The Best and Worst of Times

It was the best of times; it was the worst of times…last week, I mean—not the French Revolution.ID-10083939

We rejoiced on Wednesday when our identical twin granddaughters were delivered safely.  Just under 4 pounds each, they are tiny-but-healthy little miracles; fearfully and wonderfully made by the hand of the Lord in spite of dire warnings of high risk for many months.  Their mother had been hospitalized for 6 weeks before their birth so they could be monitored 24/7.

The next evening my phone rang, the caller ID indicating that it was their other grandmother.  Expecting a baby update I quickly answered, only to hear the words that no mom ever wants to hear, “Your son needs our prayers.”  Feeling as if my heart had just dropped into my stomach; I listened as his mother-in-law told me how, just after holding his daughters for the first time, Kevin was visiting in his wife’s hospital room when he experienced sudden severe pain as well as numbness and loss of function on one side.  He had been rushed down to the emergency room where they were trying to find out what was wrong.  Two CT scans later, in the wee hours of the morning, I finally got a call from my son and his voice was the most welcome sound one could imagine.  They still didn’t know what was wrong but would do an MRI in the morning.  It was finally determined that my 32-year-old son had suffered a stroke as a result of a 2-week-old neck injury that had seemed to be healing—while he was now able to move, he couldn’t walk or use his right hand.

How could this be!!!  This young man may be the father of a 3-year-old boy and two preemie girls, but he’s still my baby—and my baby was hurting and there was not a thing I could do about it except pray, especially from 450 miles away.  And pray I did; upset and pretty-much begging God for the health of my son.  But then that still small voice of the Lord began to speak to me, “Didn’t you give Kevin to me?  Didn’t you promise to trust me to take care of him?”  And memories of another day started flooding back.

Kevin had gone off to college and, looking for something to fill my empty nest, I had joined the Sweet Adelines and begun singing barbershop.  One evening, 5 of us had gathered in my living room to prepare for an upcoming quartet competition—tenor, lead, baritone (me), and bass singers along with a vocal coach; working on our up-tune, a selection that was fun but also complicated as we endeavored to blend our voices into a performance that would be word-perfect, note-perfect and would have great choreography.  As The Midnight Choo Choo Leaves for Alabam’ struggled to make it out of the station that was my living room, the Lord apparently decided it was a good time to talk to me, and the battle in my mind began to rage as the rehearsal continued—my friends oblivious to my torment.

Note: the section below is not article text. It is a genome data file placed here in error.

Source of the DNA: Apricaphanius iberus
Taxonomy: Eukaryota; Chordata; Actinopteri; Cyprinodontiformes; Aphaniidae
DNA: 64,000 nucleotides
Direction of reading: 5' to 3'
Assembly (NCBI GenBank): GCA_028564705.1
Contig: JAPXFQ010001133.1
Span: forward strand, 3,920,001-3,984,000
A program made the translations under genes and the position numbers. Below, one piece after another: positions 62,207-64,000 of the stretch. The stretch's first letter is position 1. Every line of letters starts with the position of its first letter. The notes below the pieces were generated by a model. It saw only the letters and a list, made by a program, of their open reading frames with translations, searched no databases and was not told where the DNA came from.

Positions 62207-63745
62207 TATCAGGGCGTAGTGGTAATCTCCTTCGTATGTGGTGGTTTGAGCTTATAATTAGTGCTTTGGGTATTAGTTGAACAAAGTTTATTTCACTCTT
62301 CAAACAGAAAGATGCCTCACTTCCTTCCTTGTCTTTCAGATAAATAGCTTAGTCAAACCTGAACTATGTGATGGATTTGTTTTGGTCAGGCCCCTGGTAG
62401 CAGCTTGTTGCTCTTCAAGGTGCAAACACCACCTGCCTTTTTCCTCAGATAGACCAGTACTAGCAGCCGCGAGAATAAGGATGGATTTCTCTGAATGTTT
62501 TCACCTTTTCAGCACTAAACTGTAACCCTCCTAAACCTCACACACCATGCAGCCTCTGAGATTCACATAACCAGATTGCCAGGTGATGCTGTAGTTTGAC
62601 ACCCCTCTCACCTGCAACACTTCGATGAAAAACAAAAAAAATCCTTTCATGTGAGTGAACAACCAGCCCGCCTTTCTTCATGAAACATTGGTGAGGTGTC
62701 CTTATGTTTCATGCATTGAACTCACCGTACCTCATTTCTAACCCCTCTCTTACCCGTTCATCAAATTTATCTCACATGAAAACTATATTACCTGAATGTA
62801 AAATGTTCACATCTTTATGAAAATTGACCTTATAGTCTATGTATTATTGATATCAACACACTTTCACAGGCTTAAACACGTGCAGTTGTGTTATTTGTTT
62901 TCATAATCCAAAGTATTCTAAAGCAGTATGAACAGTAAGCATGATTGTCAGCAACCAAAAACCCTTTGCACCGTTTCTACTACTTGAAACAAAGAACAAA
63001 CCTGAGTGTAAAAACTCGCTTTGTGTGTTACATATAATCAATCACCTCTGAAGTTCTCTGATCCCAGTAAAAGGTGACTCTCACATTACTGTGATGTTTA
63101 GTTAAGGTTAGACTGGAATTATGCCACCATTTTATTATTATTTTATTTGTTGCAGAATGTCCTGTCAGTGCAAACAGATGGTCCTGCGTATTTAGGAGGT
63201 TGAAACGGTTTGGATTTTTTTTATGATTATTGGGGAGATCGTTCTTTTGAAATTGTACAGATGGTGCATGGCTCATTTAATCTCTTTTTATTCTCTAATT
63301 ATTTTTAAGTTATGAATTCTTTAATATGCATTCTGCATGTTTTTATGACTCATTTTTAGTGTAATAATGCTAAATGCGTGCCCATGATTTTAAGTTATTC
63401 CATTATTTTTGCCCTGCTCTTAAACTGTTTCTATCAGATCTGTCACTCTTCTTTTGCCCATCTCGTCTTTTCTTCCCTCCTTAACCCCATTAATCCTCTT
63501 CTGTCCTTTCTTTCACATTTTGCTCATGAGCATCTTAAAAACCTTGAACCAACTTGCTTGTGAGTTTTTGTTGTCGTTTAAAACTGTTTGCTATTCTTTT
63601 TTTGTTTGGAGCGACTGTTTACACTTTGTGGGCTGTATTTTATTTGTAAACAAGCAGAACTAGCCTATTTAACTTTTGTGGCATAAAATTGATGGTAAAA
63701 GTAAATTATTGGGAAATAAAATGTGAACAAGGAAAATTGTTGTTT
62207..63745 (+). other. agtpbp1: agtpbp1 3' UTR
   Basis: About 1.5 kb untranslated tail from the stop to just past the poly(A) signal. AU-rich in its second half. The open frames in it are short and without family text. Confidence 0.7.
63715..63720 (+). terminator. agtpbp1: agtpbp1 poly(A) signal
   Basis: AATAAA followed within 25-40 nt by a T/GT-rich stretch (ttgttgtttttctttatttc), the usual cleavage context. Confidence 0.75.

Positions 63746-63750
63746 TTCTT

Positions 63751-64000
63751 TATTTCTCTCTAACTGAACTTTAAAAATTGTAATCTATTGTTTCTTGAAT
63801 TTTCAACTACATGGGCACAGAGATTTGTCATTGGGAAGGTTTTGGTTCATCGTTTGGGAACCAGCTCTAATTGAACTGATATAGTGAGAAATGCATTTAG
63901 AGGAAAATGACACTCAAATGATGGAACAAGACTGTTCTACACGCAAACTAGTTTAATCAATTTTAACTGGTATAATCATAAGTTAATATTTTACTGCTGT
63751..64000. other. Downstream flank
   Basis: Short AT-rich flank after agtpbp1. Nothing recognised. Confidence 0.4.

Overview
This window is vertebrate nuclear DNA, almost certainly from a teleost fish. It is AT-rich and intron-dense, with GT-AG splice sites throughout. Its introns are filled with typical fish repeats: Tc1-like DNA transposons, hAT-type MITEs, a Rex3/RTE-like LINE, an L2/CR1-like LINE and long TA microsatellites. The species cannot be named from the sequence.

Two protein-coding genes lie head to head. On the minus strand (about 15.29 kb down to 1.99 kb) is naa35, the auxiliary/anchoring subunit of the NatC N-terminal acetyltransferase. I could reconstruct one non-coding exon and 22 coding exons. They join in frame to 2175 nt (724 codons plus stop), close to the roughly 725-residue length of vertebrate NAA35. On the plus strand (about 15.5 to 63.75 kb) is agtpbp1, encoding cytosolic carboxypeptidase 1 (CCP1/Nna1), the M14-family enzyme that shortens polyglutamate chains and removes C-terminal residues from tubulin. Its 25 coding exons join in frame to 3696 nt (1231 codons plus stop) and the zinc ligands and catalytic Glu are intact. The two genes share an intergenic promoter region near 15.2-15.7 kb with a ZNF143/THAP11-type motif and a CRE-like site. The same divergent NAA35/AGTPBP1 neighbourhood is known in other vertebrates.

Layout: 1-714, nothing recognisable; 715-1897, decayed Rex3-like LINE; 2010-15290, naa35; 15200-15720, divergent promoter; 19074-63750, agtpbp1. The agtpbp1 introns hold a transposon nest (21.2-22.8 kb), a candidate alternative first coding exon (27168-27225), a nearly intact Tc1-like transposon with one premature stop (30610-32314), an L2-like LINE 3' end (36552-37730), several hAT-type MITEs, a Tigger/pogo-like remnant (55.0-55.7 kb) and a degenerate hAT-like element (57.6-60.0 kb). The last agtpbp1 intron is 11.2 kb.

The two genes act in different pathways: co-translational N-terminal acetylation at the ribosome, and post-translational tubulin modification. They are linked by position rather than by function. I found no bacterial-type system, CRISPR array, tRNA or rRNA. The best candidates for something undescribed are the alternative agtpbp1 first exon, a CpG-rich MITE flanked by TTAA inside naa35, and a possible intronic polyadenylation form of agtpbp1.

He whispered, “Give me Kevin.”

“What?  Not now Lord.  Can’t you see I’m busy?”

“Give me Kevin.”

“Lord, I have to concentrate.  Can’t we talk later?”

“Give me Kevin.”

On and on for what seemed like forever but was probably just a matter of minutes; Him repeating over and over the same request and me arguing.  But finally I’d had enough and I got honest, “But God, what if I let you have him and something happens to him?  What if I really give him to you and you take his life?  How can I trust you with my son?”

“Give me Kevin.”

“Aren’t you going to answer me?  Is that all you can say?”

“Give me Kevin.”

Finally I really couldn’t take it any longer and I gave in and prayed the hardest prayer of my life, “OK Lord, I give you my son.  Even if you take his life, I choose to trust you with him.  Kevin is yours.”

And almost before I could complete the thought I heard, “I already gave my Son—you don’t have to give up yours.”

My life was instantly changed and I went from being one of those mothers who worries about every issue in her child’s life to one who never worried—it was nothing short of miraculous.  A couple of years later, Kevin was leaving our home to head back to school one evening and as he started out the gate I almost slipped back into that old pattern of, “Be careful honey, and call me as soon as you get there.”  But before the words were out of my mouth I was drawn up short with a reminder, “He’s mine!”  About 15 minutes later Kevin called from his car, “Mom!  I just missed the biggest accident ever!!!  By seconds, mom—cars were sliding all over the freeway and one rolled over and over.”

I haven’t worried since, but now—a stroke!!!  And again, that gentle reminded of to whom my son really belongs and as I repented for picking up worry and fear, it quickly departed; replaced by peace and faith in my God who holds not only me but my son in His capable hands.

Now, just four days later, my son is at home with his wife and son as they eagerly await the homecoming of the girls in about a week.  He needs a cane to walk and will require a lot of rest and physical therapy to regain his balance and fine motor skills, but a 100% recovery is anticipated.  And the silver lining is that I now get to go earlier and stay longer to help out as the twins come home.

Give thanks to the Lord, for he is good, for his steadfast love endures forever.  Give thanks to the God of gods, for his steadfast love endures forever.  Give thanks to the Lord of lords, for his steadfast love endures forever; to him who alone does great wonders, for his steadfast love endures forever.  Psalm 136:1-4